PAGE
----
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4 Ways to Make Your Office More Inclusive

HelloFlo is a womens health company committed to normalizing the conversations we have about womens bodies so that we can all live healthier lives.

How can you be a better advocate for reproductive health in your workplace?

It’s 2017, and we’re leaving the patriarchy behind (slowly but surely). While larger movements like January’s Women’s March underscored how women are organizing to take their stand on umbrella issues known, there’s still much work to be done on day-to-day realities.

One space specifically where work could be done is actually at work. Whether you’re a junior employee or the CEO of your own company, there are various ways to create an inclusive environment, champion a person’s reproductive health needs and empower others to speak up on issues that are important to them.

Offer free menstrual products, no questions asked

Lots of businesses stock their bathrooms with menstrual products, but often at the cost of a quarter or two. Unfortunately, that quarter multiplies quickly throughout the span of a menstrual cycle. The small cost per menstrual product at work is the tip of the iceberg on a larger issue — a menstruating individual could spend an estimated $18,000 on menstrual products throughout their lifetime.

More: Step Up Your Period Activism by Advocating for Menstrual Education

In fact, the high cost of products and the luxury tax associated with them has led to legislation like the Menstrual Equity for All Act and the Common Cents Tax Reform Act, which support increasing access to menstrual products for everyone. Particularly, the legislation focuses on making these products accessible to more vulnerable communities — like people living in shelters.

Following suit on a company-wide level and offering products for free could help create a more livable environment for those who work for you.

“I think the free menstrual products is a really nice touch if you ever have external people at your workplace as well, [including] customers, clients, applicants, etc.,” explains Laura Gluhanich, head of community at Everwise.

Advocate for gender-neutral bathrooms

In March 2016, the governor of North Carolina, Pat McCrory, signed the Public Facilities Privacy and Security Act, which sparked mainstream news coverage of what we know today as the "transgender bathroom debate." In October 2016, the Supreme Court agreed to hear a case from Gavin Grimm, a 17-year old transgender male student from Virginia who was banned from using the boys' restroom at school. The conversation around the topic has only grown more prominent since then.

According to ATTN, major corporations like Starbucks, Barnes & Noble and Target are implementing gender-neutral bathrooms in their storefronts.

To go the extra mile, challenge your company to make the bathroom experience an inclusive one and stick to words that are gender-neutral. For instance, steer away from speaking in gender binaries like “ladies and gentlemen,” “boys and girls,” “he or she,” etc. Adopt gender-neutral vocabulary — “they, them, theirs” — to refer to people, especially if you don’t know their gender identity and pronoun preference. There are more than two genders — and those who you work with who don’t identify with a binary gender will notice how your language changes.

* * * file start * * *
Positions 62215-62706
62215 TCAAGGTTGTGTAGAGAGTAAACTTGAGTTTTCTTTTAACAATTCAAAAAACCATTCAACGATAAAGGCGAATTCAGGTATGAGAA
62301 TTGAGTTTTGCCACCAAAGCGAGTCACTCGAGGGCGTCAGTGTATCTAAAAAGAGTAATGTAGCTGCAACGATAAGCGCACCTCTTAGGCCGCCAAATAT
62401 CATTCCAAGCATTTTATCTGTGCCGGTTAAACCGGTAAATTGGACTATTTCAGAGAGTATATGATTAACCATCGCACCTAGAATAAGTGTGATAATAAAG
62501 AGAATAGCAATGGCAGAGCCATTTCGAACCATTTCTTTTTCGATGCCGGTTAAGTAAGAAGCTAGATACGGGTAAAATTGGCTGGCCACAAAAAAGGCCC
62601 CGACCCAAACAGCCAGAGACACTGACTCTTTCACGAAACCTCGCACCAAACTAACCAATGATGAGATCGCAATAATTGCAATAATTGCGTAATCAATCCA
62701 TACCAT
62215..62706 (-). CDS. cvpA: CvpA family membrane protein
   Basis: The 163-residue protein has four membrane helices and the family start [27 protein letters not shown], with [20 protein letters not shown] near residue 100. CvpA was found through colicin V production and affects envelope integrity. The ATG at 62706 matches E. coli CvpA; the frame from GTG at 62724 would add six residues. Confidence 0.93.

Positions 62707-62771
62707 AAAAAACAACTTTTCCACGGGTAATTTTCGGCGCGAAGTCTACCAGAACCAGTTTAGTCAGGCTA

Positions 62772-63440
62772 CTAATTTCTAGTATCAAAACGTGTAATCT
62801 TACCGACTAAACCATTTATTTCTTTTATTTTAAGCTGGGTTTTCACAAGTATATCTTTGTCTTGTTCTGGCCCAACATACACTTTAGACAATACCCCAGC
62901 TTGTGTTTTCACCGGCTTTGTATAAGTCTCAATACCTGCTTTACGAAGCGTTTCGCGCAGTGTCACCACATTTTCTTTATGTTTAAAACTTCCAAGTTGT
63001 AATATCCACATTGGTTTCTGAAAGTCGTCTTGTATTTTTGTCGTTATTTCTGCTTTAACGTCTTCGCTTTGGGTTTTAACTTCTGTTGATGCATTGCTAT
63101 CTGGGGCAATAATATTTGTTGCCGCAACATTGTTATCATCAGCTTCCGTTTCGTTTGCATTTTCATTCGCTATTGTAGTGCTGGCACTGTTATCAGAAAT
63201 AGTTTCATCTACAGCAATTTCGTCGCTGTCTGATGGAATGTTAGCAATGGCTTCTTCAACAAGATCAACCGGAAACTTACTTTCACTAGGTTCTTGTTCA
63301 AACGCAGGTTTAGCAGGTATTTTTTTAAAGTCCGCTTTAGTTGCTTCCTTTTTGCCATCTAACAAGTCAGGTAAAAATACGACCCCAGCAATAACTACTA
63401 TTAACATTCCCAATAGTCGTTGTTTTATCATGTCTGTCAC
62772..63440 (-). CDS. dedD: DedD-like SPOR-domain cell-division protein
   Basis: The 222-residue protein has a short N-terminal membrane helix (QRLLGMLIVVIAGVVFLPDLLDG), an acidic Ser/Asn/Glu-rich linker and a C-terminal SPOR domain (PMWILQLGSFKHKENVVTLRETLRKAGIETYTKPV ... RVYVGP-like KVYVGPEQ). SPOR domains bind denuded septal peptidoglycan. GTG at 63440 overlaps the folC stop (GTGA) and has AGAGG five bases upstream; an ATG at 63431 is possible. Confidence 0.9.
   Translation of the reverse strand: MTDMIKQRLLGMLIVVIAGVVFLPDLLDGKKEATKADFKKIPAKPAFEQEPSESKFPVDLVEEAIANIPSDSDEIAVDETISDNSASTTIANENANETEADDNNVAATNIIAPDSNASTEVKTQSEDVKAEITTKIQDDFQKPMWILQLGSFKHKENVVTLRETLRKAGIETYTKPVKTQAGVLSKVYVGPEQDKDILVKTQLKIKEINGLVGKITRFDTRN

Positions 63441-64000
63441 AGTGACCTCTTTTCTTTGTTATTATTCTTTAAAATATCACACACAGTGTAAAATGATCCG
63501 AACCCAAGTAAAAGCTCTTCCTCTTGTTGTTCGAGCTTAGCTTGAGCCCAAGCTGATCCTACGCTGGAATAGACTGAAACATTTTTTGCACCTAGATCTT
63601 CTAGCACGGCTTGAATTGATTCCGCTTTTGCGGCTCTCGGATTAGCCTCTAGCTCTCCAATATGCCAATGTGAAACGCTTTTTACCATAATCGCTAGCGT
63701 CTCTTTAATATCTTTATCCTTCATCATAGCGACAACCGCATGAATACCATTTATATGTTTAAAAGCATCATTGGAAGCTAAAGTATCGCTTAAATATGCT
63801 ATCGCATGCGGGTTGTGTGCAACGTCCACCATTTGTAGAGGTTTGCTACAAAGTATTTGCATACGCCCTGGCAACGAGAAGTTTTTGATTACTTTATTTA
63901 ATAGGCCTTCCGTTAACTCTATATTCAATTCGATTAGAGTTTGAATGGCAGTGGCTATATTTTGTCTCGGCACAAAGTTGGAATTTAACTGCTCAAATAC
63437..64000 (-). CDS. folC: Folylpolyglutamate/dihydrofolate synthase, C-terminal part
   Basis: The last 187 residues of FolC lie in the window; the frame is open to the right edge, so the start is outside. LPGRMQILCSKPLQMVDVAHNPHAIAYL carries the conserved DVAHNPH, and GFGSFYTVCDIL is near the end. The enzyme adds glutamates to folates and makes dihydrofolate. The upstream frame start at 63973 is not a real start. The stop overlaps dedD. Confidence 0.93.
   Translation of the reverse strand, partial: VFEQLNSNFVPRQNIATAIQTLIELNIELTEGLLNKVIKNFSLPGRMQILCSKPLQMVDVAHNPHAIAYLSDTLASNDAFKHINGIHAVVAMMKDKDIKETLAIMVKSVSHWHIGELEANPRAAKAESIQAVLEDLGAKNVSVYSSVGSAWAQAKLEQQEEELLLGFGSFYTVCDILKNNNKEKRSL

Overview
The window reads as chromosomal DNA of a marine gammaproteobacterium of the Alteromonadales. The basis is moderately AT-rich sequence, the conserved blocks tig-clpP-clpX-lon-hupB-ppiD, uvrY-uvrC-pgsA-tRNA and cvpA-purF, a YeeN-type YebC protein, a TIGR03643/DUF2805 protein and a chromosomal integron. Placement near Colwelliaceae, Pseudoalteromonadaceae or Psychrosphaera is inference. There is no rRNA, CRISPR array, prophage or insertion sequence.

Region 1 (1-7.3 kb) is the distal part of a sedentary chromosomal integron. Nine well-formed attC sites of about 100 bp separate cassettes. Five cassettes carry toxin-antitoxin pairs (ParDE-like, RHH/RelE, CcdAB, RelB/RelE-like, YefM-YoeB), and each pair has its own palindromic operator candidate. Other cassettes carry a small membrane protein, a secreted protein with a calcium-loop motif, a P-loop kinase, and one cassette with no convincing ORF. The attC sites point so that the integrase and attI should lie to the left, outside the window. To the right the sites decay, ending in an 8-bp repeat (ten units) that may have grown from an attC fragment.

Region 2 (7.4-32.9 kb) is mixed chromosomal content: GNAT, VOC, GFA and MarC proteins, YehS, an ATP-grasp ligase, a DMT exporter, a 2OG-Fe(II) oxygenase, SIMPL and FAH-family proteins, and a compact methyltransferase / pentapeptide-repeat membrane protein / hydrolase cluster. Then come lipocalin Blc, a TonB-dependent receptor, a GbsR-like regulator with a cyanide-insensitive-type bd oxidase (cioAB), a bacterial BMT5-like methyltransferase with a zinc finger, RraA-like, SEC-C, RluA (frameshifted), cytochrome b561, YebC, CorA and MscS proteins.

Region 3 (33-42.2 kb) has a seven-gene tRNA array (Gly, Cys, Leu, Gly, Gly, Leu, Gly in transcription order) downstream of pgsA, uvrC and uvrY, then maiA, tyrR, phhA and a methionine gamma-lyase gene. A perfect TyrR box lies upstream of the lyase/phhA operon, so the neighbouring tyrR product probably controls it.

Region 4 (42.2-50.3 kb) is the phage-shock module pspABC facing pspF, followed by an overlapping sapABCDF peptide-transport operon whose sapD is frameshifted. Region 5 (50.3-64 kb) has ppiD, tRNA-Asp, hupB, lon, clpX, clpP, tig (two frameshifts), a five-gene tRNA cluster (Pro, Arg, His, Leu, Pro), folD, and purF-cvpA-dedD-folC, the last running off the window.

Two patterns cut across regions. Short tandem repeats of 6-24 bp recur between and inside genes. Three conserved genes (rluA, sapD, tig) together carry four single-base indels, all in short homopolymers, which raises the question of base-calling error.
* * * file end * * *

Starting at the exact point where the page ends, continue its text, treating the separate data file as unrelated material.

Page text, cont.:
Allow for remote work

Offering the option for remote work could be a cost-effective alternative for any company. When looking at reasons why people may miss work regularly, a top reason that may come to mind is the presence of health issues.

According to the Journal of Managed Care and Specialty Pharmacy, people with endometriosis are more likely to miss work due to their symptoms.

Many companies all over the world — in the United KingdomItalyIndia and more — are beginning to offer menstrual leave or unpaid or paid monthly time off an employee can take due to menstruation. While period symptoms vary from person-to-person, this policy can greatly benefit those with serious medical conditions like endometriosis and polycystic ovary syndrome.

Be flexible with schedules & time off

Paid time off is a reproductive justice issue. In an interview with ForbesWerk founders Anna Auerbach and Annie Dean insist “flexibility is the future of feminism” because mothers need flexibility to succeed professionally.

Money explains major technology corporations, including Amazon, Apple and Facebook, are implementing generous family leave policies. For instance, Adobe offers 26 weeks of paid paternity leave. Fast Company also reports Netflix, Evernote and LinkedIn offer unlimited “take what you need” vacation time for employees.

Unfortunately, workforce legislation often determines what companies' leave programs will look like. According to the Independent, the United States still has one of the worst maternity leave policies in the world, leaving new American mothers extremely vulnerable to financial hardships as they raise children.

More: Bullying: It's not just a playground problem — it's happening at work

“When a woman needs — or chooses — to take three to six months by cobbling together benefits, disability or unpaid time, and partners only have or choose to take two weeks, it’s a pretty brutal set-up,” adds Tessa Petrich, a leadership and life coach.

By Danielle Corcione

Originally published on HelloFlo.

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